Can work-based training in colleges constant under-cutting by private industry? Martin Whittaker reports.
DAVE left his job with a private training provider to become a postman - because delivering the mail pays better. The 41-year-old qualified training adviser earned pound;13,000 for a 40-hour week working with disaffected teenagers. He will now earn up to pound;15,000.
His job with the charitable trust YMCA Training - one of the UK's biggest training organisations - was to find young people placements with local employers. He said: "I would put 20 trainees out on a Monday. By Wednesday 12 had walked out, four had stolen something and three had thumped somebody.
I packed it in for some quality of life. With overtime I can earn more as a postman than I can as a training adviser.
"At one point I was in charge of 70 trainees. It was impossible to get around and see everyone."
He said working conditions were left to the discretion of management. "The better the manager, the better the working terms and conditions. We had a new manager who abolished breaks."
Dave - not his real name - has a City amp; Guilds youth training qualification. Two years ago YMCA Training made him redundant from his job teaching art and graphic design for pound;15,000 a year. Then the trust re-appointed him on a lower salary.
Nonetheless, he says, YMCA Training pays more than other private training providers in his home town in South Yorkshire.
A spokeswoman for YMCA Training said: "As a charity and voluntary organisation, one of our challenges is to ensure the highest quality training to our clients within the tight financial frameworks in which we find ourselves. Whilst resources are carefully managed - a requirement for any government-funded body - we strive to ensure our terms and conditions are fair and competitive.
"The feedback we receive, from our staff and external agencies suggests that more often than not we do get the balance right."
Lecturers' union NATFHE says stories like Dave's are common among private training providers.
There are an estimated 1,900 private training organisations holding contracts with training and enterprise councils in England and Wales. These are divided into those working with colleges and the public sector, those in the voluntary sector, and those working soley in the private sector.
Qualty of training is causing concern. In his latest annual report, David Sherlock, chief inspector of the Training Standards Council, which is becoming the new Adult Learning Inspectorate, criticised low standards among some private providers.
He warned that providers and funding bodies would have to work together if the sector is to meet government requirements.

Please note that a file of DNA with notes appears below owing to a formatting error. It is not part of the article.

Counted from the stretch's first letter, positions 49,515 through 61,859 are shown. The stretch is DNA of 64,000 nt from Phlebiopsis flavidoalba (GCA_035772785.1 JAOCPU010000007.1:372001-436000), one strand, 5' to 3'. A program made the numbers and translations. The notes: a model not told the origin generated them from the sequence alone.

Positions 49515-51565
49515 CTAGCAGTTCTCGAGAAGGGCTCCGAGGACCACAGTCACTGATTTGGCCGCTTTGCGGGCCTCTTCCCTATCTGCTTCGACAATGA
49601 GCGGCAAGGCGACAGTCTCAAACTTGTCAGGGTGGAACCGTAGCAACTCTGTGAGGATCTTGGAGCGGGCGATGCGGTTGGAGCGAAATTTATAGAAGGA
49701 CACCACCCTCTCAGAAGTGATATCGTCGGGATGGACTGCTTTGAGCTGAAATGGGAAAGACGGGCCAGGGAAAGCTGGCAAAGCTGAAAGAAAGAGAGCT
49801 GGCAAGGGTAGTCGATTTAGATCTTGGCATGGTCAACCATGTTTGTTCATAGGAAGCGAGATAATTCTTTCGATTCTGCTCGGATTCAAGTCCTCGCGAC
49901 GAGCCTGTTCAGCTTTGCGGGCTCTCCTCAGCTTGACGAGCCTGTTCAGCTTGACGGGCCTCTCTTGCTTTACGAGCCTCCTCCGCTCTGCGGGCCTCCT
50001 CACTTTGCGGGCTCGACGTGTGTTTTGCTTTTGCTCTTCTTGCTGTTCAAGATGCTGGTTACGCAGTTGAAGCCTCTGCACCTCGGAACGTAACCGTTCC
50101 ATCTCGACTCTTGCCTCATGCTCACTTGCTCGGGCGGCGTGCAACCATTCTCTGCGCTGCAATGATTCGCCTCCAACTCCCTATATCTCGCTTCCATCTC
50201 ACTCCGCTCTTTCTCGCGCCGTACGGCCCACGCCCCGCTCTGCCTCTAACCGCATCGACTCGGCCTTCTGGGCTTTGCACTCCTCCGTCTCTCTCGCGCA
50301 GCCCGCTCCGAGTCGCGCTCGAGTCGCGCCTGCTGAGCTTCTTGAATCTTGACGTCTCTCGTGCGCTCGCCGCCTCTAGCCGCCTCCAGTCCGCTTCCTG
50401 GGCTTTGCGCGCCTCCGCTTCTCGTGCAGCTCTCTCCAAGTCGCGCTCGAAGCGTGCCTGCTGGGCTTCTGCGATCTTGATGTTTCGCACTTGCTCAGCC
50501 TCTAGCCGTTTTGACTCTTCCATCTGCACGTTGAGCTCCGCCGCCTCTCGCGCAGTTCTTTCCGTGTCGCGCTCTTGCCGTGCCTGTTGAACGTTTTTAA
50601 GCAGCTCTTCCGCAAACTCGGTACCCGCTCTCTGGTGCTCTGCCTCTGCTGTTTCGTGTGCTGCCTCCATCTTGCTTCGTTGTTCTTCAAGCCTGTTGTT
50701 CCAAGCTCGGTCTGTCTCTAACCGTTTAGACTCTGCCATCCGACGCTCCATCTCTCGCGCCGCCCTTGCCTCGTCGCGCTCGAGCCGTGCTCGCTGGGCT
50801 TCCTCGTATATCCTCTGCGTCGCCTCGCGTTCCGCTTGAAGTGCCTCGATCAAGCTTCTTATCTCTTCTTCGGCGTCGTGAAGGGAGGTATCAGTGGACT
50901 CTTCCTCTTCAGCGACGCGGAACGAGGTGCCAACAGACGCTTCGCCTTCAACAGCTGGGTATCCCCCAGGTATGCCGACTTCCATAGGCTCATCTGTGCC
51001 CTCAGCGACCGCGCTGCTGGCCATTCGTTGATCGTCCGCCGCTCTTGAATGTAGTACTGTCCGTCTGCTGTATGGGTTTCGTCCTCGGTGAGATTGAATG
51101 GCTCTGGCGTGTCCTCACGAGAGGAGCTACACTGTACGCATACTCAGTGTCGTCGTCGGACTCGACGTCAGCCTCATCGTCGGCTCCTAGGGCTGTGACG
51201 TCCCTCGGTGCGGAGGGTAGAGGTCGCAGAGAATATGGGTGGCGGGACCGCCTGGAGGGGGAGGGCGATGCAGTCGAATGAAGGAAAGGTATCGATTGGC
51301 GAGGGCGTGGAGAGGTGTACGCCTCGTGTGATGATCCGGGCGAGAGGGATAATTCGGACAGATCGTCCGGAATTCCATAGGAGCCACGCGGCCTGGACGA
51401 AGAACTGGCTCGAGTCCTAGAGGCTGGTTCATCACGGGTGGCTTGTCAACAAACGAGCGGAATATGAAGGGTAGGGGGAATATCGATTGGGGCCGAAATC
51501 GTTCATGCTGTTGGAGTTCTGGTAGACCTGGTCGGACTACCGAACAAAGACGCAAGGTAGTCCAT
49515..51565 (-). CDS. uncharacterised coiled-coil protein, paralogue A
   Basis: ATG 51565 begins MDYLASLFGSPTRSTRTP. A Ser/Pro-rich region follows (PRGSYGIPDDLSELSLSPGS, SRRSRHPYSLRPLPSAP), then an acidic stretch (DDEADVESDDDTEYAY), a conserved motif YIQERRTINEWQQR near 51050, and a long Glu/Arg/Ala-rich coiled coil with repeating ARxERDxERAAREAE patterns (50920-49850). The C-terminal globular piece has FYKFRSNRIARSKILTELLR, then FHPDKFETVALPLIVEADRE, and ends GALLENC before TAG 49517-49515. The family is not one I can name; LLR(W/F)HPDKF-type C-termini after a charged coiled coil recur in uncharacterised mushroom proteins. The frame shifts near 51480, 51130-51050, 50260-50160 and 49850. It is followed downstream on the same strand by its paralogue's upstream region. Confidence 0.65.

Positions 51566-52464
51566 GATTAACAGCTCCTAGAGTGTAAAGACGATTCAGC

Many of the best training schemes are in partnership with colleges. Preston College has teamed with the Union of Construction, Allied Trades and Technicians and with Laing, the construction company - with cash from the Government's Union Learning Fund - to improve standards in the building industry. Up to 1,000 workers building the Commonwealth Games Stadium in Manchester are now being trained to NVQ level 2.
The partnership made a successful pound;600,000 bid to the European Social Fund to create a learning centre for the industry.
NATFHE's general secretary, Paul Mackney, believes that the Government cannot afford to ignore poor pay and conditions in the private sector. He fears that under the new Learning and Skills Council, arbitrary pay awards by private training companies may help them to undercut the 224 colleges that provide work-based training.
"Most colleges can relate to a national pay scale. We have discussed recommended rates with the Association of Colleges and we would be seeking to get those to apply in the private sector as well.
"Otherwise there's a danger that learning and skills councils, which are business-dominated, may put contracts to private training outfits which claim they can do something cheaper than the college. We would have large numbers entering courses - whether we have them qualifying at the end is another matter."
But Hugh Pitman, chairman of the Association of Learning Providers which represents private organisations, believes parity of pay between the FE and private sectors is not achievable. "Unlike colleges, where you have pay scales, training providers in the private sector have to pay whatever the market demands - and it will vary a tremendous amount."
Mr Pitman chairman of private training company JHP Group. "We aim to pay our staff very well and be ahead of the market to attract and retain good quality people. In the private sector more people are paid by results. That's the fundamental difference."